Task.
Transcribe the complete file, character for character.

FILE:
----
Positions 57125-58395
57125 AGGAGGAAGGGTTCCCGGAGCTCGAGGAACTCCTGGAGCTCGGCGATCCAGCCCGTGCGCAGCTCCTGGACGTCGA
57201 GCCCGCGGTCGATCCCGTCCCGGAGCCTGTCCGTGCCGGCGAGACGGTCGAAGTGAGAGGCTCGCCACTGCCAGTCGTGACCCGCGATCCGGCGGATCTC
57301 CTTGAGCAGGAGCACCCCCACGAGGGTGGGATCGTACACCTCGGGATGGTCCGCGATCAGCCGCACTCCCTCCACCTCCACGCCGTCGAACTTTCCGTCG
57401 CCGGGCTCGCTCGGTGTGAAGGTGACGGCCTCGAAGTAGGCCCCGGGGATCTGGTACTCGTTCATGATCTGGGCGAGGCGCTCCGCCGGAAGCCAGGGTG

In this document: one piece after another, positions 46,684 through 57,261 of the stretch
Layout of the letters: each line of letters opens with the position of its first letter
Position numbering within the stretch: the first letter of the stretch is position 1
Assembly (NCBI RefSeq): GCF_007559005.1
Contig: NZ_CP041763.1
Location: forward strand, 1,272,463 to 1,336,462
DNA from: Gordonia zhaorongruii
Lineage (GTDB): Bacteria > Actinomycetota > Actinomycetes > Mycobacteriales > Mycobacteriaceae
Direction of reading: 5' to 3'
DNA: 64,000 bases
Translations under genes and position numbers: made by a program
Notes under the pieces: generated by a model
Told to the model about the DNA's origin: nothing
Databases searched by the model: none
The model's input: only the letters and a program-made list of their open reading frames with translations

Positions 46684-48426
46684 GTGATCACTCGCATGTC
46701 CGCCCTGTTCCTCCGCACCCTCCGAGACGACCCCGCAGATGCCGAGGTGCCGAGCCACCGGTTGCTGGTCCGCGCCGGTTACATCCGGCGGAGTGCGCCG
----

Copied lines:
Positions 57125-58395
57125 AGGAGGAAGGGTTCCCGGAGCTCGAGGAACTCCTGGAGCTCGGCGATCCAGCCCGTGCGCAGCTCCTGGACGTCGA
57201 GCCCGCGGTCGATCCCGTCCCGGAGCCTGTCCGTGCCGGCGAGACGGTCGAAGTGAGAGGCTCGCCACTGCCAGTCGTGACCCGCGATCCGGCGGATCTC
57301 CTTGAGCAGGAGCACCCCCACGAGGGTGGGATCGTACACCTCGGGATGGTCCGCGATCAGCCGCACTCCCTCCACCTCCACGCCGTCGAACTTTCCGTCG
57401 CCGGGCTCGCTCGGTGTGAAGGTGACGGCCTCGAAGTAGGCCCCGGGGATCTGGTACTCGTTCATGATCTGGGCGAGGCGCTCCGCCGGAAGCCAGGGTG

In this document: one piece after another, positions 46,684 through 57,261 of the stretch
Layout of the letters: each line of letters opens with the position of its first letter
Position numbering within the stretch: the first letter of the stretch is position 1
Assembly (NCBI RefSeq): GCF_007559005.1
Contig: NZ_CP041763.1
Location: forward strand, 1,272,463 to 1,336,462
DNA from: Gordonia zhaorongruii
Lineage (GTDB): Bacteria > Actinomycetota > Actinomycetes > Mycobacteriales > Mycobacteriaceae
Direction of reading: 5' to 3'
DNA: 64,000 bases
Translations under genes and position numbers: made by a program
Notes under the pieces: generated by a model
Told to the model about the DNA's origin: nothing
Databases searched by the model: none
The model's input: only the letters and a program-made list of their open reading frames with translations

Positions 46684-48426
46684 GTGATCACTCGCATGTC
46701 CGCCCTGTTCCTCCGCACCCTCCGAGACGACCCCGCAGATGCCGAGGTGCCGAGCCACCGGTTGCTGGTCCGCGCCGGTTACATCCGGCGGAGTGCGCCG